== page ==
As seen most clearly in the break-apart views in FIG. 2 and FIG. 3, hanger member 11 and extension member 18 are designed so that the respective legs 11A and 11B and 18A and 18B are telescopically or slidably engaged with one another. This permits extension member 18 to be adjustable with respect to hanger member 11 to place the shelves 19 or any other element contained on the extension member at different elevations or heights. This is especially handy when the shower is being used. In this fashion the shower caddy can be adjusted to accommodate the height of the user and/or to accommodate the size of any container or other article for use in the shower. In FIGS. 2 and 3 legs 18A and 18B and 11A and 11B are shown as channels which are U-shaped in cross section for slidable engagement with one another. FIG. 4 illustrates the corresponding legs 1 1A, 1 1B and 18A and 18B as tubular or cylindrical construction for slidable telescopic engagement.

A mechanism for locking the hanger and extension members at various locations is illustrated in greater detail in FIGS. 3 and 4. A series of detent openings 21 may be formed on the outwardly facing wall of leg 18A on extension member 18 and an outwardly biased resilient stop member 22 is integrally formed with leg 11A on hanger 11. Conventionally, as the two sets of legs are engaged and slidably moved with respect to one another when stop member 22 reaches one of the detent openings 21 it springs outward to engage the opening 21 to stop the further sliding movement between the two sections and to hold them secured at that position or location. To release the locking mechanism stop member 22 is depressed far enough to allow the edge of the opening 21 to slide over stop member 22 so that extension member 18 can then be slidably moved to another location or height.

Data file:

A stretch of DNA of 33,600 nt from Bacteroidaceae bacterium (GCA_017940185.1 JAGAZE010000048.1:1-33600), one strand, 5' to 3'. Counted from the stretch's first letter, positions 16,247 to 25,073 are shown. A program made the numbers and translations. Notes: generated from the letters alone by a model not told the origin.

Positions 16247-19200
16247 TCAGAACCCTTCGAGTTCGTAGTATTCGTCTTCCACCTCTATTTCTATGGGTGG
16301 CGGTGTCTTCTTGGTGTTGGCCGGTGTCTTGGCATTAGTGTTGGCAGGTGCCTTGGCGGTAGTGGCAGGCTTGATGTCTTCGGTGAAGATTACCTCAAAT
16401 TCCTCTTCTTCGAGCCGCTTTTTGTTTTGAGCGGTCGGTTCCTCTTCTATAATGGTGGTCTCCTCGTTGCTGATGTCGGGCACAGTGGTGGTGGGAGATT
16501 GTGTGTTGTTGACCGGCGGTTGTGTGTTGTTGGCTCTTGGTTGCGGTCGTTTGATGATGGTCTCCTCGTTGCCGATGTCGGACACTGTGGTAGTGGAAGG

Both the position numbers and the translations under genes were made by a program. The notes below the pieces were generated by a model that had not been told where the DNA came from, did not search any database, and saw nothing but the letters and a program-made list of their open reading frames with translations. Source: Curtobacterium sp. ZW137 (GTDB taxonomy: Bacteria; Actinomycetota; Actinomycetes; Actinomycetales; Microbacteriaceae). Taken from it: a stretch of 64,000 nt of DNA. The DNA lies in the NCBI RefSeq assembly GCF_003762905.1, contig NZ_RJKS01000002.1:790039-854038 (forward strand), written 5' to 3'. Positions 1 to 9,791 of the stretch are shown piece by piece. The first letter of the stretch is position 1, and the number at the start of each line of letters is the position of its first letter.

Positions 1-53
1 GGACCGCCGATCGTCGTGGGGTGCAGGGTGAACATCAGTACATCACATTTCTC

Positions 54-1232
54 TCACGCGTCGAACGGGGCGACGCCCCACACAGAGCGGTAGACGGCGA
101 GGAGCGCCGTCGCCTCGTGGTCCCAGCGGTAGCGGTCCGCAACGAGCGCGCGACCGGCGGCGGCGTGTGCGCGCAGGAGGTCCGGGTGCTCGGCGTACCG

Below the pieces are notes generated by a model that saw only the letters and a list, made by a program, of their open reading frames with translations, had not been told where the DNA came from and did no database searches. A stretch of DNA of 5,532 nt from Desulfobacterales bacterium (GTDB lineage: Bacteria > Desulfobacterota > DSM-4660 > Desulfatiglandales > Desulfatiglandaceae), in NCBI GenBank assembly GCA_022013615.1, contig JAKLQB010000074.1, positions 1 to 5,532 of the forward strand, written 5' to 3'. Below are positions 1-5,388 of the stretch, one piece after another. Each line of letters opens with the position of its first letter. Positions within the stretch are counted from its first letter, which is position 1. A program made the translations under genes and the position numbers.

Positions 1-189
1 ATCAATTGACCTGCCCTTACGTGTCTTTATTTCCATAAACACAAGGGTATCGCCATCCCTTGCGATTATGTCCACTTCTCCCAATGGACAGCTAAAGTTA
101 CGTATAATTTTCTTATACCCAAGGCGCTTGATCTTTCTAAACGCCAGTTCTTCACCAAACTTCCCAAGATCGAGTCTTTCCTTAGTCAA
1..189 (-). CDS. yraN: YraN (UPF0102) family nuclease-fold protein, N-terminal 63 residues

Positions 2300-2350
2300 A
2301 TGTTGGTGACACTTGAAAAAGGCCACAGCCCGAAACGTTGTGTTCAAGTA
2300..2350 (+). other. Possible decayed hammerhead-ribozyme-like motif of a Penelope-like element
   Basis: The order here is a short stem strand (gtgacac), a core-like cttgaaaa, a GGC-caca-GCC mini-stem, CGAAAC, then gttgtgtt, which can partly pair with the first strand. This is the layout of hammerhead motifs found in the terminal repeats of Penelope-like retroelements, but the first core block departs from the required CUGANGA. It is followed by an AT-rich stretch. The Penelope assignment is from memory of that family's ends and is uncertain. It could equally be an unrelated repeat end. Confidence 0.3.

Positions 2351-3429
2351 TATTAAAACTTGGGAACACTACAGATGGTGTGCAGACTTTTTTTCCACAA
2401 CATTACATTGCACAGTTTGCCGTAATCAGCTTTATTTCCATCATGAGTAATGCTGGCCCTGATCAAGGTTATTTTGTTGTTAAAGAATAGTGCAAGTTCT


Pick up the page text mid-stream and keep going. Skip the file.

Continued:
Preferably the caddy members are made out of a suitable molded or extruded plastic although they may be made out of a suitable, preferably lightweight, metal such as aluminum or stainless steel.

The adjustable caddy illustrated in FIGS. 5, 6 and 7 is very similar to the caddy illustrated in FIGS. 14 so the same reference numerals are used in FIGS. 5-7. The caddy 10 which is illustrated in FIGS. 14 has the legs 1 1A and 11B of hanger member 11 telescoped within the corresponding legs 18A and 18B of extension member 18, i.e., legs 1 1A and 11B are the inner legs and legs 18A and 18B are the outer legs. The caddy 10 illustrated in FIGS. 5-7 has the respective legs reversed, i.e., extension legs 18A and 18B are telescoped within legs 11A and 11B so that the latter are the outer legs and the former are the inner legs in the telescopic arrangement. Correspondingly, stop member 22 is located on a leg of the extension member 18 and the corresponding detent openings 21 are located on a leg of hanger member 11.